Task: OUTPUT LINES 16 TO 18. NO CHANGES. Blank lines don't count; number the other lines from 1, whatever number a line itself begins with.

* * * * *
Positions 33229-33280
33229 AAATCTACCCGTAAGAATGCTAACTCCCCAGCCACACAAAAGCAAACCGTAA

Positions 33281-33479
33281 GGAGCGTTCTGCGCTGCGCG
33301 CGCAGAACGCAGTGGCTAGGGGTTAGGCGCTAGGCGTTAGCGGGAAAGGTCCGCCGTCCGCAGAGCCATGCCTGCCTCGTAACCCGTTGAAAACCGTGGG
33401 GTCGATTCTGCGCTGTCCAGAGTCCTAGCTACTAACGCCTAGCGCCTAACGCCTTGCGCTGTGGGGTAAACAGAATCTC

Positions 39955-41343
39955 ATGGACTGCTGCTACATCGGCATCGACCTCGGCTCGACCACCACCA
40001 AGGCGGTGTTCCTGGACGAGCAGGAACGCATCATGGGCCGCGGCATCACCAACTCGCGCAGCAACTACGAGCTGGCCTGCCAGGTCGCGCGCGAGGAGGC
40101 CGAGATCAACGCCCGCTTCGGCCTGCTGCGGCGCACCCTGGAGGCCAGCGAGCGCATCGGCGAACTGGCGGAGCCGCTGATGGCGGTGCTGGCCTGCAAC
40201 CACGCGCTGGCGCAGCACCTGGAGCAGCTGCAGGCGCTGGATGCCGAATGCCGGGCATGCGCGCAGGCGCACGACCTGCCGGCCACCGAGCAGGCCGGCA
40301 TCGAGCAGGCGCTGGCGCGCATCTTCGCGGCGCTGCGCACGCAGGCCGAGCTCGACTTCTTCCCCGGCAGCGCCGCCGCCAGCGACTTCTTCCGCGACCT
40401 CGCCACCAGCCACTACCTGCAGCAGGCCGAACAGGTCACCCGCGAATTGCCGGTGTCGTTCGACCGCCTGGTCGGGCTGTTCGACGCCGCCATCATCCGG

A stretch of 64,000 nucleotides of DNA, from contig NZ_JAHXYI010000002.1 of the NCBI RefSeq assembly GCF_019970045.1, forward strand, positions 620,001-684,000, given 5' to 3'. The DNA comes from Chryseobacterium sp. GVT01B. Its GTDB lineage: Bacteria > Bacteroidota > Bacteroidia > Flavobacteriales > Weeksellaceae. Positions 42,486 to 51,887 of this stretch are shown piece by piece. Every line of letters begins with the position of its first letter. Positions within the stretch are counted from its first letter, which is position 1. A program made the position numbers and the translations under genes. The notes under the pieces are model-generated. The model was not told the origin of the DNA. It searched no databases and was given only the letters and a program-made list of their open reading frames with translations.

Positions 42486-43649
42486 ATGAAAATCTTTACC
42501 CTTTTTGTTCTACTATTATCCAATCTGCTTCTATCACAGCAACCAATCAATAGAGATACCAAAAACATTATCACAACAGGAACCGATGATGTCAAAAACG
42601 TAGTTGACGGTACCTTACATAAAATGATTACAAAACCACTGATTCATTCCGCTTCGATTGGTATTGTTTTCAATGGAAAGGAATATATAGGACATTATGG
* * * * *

42486 ATGAAAATCTTTACC
42501 CTTTTTGTTCTACTATTATCCAATCTGCTTCTATCACAGCAACCAATCAATAGAGATACCAAAAACATTATCACAACAGGAACCGATGATGTCAAAAACG
42601 TAGTTGACGGTACCTTACATAAAATGATTACAAAACCACTGATTCATTCCGCTTCGATTGGTATTGTTTTCAATGGAAAGGAATATATAGGACATTATGG